Handover of the helsa Compliance and Safety Standard Seal: from left Valentin Groß (helsa Energy and Environmental Manager), Aartee Patil (CEO helsa Icon India), Sandeep Prasad (General Manager helsa Icon India) and Gerd Homski (General Manager helsa Fashion Shaping)Congratulations to Aartee Patil (CEO helsa Icon India) and her team!The helsa Safety and Compliance SealThe new factory building in HyderabadA look at the new production hallThe helsa Icon India workers
15.12.2017 helsainside, helsanews

With good conscience in India

Or: How to stay objective as an auditor

India is a country of many contrasts. On the one hand, emerging economies, and the most stable democracy in the region. On the other hand, issues such as broader population poverty and social tensions remain unresolved. Sacred cows on the side of the road, long lines of countless vehicles winding through a sea of buildings, the colorful mixture of tradition and modernity. This is everyday life in India’s major metropolises. And in the middle of it all: International fashion labels that have their clothing sewn here. Even helsa has a location here. We produce shoulder pads in Hyderabad, a city with seven million inhabitants and the capital of the state of Telangana. This rapidly growing industrial city is nicknamed "Cyberabad" and is the centre of the biotechnology and high-tech industry

We spoke with Valentin Groß about how helsa assumes social and ethical responsibility as a company that produces there. The Energy and Environmental Manager visits our plants annually to audit workplace and equipment safety, environmental & energy management systems and compliance. Plants that pass the audit receive the helsa Compliance and Safety Standard (hCSS) certificate.

Valentin, you were in India and successfully audited our plant there. How did it go?

We are fortunate to have a new, state-of-the-art production facility there that we just opened in June. This obviously is a great situation for an auditor: The safety precautions comply with the latest standards. There were really only a few small things that needed to be addressed. The challenge here will be to maintain this high standard and not become careless.

 

India is one of the world’s major greenhouse gas producers. The Indian government has said that it aims to cut greenhouse gas emissions by 33-35% by 2030 through the expansion of renewable energy production.
What can we do at helsa to help?

In terms of saving energy, we are currently examining whether a photovoltaic system would be feasible at this plant. Using renewable power would give us independence from dirty coal power, which makes up around 60% of the energy mix in India. We definitely want to do our part towards the transition.

 

helsa audits itself. Is an objective audit possible in this constellation? How do you change roles from being a helsa employee to a neutral auditor?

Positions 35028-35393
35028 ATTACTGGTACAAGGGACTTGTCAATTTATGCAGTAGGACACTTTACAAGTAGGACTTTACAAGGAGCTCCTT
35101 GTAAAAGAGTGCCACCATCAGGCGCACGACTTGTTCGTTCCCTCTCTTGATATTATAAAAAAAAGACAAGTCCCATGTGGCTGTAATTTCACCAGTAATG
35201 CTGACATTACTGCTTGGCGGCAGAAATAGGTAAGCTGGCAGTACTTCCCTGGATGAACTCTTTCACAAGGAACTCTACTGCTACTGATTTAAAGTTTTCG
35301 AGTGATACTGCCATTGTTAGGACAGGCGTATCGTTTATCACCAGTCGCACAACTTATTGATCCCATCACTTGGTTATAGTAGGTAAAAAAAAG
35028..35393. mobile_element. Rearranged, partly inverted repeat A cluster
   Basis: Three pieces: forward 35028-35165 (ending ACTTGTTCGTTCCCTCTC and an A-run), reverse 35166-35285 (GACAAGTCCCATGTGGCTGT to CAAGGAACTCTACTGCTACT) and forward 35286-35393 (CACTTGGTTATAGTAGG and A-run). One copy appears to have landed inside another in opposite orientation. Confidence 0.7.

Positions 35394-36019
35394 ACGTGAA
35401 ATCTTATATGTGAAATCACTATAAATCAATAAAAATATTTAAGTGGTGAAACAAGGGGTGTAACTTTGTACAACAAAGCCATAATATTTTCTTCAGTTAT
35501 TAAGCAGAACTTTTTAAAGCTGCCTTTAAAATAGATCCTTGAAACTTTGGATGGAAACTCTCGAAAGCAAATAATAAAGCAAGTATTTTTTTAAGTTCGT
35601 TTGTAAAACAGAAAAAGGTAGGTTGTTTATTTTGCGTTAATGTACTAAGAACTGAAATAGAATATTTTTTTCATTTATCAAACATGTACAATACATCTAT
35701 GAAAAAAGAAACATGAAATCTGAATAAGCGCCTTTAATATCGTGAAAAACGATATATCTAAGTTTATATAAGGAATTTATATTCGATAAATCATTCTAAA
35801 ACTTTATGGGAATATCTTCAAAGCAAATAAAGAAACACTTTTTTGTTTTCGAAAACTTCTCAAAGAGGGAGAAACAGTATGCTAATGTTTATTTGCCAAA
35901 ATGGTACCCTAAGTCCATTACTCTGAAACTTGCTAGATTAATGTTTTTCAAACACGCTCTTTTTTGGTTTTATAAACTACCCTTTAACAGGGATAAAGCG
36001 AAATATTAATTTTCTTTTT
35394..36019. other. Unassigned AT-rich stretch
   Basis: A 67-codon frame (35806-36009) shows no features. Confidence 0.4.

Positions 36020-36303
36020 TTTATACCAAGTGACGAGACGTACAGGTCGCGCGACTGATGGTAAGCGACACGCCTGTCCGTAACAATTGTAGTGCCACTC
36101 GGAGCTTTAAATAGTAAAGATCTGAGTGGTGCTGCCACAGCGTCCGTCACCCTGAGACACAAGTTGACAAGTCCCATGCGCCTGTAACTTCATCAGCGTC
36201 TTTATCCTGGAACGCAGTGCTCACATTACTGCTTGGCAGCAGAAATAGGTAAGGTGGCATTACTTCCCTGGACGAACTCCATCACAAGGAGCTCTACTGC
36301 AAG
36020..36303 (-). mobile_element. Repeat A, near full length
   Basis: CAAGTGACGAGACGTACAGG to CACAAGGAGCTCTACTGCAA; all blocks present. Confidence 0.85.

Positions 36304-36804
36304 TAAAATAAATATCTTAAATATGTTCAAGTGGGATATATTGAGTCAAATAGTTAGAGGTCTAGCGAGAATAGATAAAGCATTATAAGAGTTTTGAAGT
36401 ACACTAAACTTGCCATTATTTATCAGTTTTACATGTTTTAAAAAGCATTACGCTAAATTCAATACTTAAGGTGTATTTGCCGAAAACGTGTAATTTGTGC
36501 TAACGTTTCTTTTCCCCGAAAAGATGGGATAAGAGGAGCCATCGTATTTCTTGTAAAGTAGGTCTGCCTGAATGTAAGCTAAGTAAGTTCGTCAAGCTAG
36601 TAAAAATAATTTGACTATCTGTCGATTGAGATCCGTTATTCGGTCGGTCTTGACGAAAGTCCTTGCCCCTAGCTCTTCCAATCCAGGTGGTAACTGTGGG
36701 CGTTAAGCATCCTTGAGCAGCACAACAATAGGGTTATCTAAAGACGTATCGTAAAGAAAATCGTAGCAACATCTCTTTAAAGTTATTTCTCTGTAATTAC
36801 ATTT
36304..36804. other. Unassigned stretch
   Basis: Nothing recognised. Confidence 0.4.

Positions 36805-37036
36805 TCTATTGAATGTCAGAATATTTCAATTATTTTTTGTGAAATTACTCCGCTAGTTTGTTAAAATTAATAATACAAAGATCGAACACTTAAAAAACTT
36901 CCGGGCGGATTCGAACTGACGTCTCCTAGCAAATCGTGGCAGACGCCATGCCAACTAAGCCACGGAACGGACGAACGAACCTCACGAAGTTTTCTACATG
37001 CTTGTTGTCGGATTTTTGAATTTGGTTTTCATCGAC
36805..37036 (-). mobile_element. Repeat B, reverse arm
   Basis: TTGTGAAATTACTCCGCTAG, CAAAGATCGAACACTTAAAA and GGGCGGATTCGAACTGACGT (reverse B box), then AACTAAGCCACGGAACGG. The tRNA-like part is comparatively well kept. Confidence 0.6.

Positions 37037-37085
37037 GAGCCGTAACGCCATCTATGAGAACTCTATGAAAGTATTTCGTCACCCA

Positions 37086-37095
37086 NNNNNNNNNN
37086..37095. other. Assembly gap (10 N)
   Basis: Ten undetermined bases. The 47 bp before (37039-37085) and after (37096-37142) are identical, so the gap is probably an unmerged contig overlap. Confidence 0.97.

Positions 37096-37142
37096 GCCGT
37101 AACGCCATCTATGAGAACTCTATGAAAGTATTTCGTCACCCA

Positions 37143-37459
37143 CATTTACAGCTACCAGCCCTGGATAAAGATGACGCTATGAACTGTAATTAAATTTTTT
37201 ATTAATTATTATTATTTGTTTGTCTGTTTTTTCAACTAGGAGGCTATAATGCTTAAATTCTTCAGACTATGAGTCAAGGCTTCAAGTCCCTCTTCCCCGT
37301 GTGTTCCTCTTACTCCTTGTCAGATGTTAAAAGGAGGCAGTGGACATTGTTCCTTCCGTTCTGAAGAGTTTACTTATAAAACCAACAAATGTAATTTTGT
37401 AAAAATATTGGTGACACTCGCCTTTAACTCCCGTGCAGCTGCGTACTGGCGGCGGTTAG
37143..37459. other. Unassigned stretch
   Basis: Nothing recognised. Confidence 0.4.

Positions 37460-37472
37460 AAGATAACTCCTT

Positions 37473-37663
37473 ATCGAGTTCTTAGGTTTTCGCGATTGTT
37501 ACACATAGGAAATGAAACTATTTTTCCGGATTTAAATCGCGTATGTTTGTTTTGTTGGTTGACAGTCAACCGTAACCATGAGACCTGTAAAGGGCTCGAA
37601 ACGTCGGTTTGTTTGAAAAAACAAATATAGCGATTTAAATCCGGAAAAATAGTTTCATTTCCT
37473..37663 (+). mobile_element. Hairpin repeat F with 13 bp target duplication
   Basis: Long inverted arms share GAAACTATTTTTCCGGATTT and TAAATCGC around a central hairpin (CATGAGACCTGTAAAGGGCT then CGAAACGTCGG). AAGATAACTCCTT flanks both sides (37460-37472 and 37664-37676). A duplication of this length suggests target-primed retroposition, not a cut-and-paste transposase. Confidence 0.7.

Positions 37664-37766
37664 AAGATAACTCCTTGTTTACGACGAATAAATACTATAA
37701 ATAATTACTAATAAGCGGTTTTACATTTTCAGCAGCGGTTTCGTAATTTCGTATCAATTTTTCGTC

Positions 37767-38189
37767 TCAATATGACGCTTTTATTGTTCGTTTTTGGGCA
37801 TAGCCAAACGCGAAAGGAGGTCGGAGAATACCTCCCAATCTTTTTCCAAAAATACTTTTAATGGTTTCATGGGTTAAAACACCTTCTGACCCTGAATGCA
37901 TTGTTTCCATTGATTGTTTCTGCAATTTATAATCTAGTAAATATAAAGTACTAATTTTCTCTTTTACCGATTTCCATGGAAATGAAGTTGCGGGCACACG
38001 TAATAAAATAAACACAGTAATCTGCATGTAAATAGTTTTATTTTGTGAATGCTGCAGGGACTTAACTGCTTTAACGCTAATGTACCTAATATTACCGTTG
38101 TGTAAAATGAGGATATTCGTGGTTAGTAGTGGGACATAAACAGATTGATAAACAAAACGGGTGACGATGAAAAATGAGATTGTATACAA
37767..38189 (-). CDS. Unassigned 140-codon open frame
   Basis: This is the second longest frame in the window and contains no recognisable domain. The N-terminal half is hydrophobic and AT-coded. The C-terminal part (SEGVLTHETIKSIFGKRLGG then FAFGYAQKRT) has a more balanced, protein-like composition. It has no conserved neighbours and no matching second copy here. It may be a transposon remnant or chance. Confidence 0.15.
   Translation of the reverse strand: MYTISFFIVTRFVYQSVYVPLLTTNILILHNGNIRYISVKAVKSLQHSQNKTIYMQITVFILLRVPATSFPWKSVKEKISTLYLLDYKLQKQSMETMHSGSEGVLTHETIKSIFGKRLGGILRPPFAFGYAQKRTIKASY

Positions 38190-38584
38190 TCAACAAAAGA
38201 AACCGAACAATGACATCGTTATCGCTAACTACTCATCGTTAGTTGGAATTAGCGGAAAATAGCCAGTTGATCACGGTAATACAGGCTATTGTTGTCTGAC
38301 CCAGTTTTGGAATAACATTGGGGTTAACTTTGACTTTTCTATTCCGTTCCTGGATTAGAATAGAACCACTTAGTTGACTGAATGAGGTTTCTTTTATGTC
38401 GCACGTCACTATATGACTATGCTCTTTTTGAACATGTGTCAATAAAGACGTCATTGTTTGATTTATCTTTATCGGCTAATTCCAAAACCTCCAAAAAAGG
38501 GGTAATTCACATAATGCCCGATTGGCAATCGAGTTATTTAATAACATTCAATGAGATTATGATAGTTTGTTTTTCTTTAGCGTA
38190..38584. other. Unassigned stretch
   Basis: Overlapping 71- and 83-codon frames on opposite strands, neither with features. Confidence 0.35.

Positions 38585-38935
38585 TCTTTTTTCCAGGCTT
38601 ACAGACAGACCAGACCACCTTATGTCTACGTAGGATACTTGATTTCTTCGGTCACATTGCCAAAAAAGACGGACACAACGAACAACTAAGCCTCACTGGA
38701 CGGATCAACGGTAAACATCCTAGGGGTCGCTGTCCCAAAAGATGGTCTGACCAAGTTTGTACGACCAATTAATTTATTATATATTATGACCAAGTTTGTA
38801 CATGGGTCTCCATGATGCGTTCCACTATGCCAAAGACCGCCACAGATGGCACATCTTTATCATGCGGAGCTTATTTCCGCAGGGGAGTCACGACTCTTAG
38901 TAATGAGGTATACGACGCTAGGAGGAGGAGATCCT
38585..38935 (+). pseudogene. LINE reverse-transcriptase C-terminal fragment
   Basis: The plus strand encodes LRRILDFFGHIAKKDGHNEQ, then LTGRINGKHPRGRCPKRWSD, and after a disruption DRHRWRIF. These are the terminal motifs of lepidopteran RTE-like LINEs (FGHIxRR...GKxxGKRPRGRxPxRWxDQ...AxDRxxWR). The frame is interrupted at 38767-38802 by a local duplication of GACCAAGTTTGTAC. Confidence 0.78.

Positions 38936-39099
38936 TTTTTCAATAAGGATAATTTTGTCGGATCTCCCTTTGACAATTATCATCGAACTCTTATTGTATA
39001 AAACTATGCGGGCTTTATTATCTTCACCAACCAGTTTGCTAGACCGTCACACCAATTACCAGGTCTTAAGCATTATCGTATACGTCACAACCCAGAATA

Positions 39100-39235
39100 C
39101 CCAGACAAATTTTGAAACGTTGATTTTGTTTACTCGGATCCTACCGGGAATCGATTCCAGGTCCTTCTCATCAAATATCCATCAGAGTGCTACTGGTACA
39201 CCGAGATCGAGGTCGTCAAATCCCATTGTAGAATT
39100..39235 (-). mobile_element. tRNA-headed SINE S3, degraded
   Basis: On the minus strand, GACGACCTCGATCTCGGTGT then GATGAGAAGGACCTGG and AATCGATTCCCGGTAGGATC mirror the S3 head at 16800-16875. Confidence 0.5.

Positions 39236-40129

That’s a good question. It’s actually not that difficult because we created a check list for precisely this reason. It enables me to objectively audit each location according to exactly the same criteria. In fact, we already had two cases where the audit was not passed. Corrective actions had to be taken and compliance with the helsa standards rechecked before the certificate was issued.

Our customers also audit our facilities independently of us. They decide on our further cooperation. So you do need to be very rigorous since we will be externally audited again.

This just shows that you are – or need to be – objective as an internal auditor.

 

Valentin, how can a German company produce in low-wage countries like India with a good conscience?

On the long trip to India Managing Director Homski explained to me why we produce here. Clothing industry suppliers need to be where their customers are. Proximity is essential in this fast-paced industry. This is the only way to offer good, personal service and make it in this competitive market.

If you do economically sound business, then you can create desirable jobs. The helsa Compliance and Safety Standard (hCSS) is our own tool to ensure social responsibility. It supports us in offering employees a safe workplace with job security. Many of our nearly 1,000 colleagues have worked for us for years and all of them are part of the helsa family.

 

Thank you for answering our questions, Valentin!

 

For Monika Sandler, owner of helsa Group International, solidarity in the workplace is a top priority – in Germany, Hungary, Cambodia or India. “Humanity – See others in their need” is one of our company principles at helsa.

In India this solidarity is reflected in events that demonstrate humanity, such as the woman who was taken off the street and now has a leading position in the company. Or in the health insurance paid by helsa so that workers can visit the doctor for free.

helsa’s idea of family thrives across national borders. 

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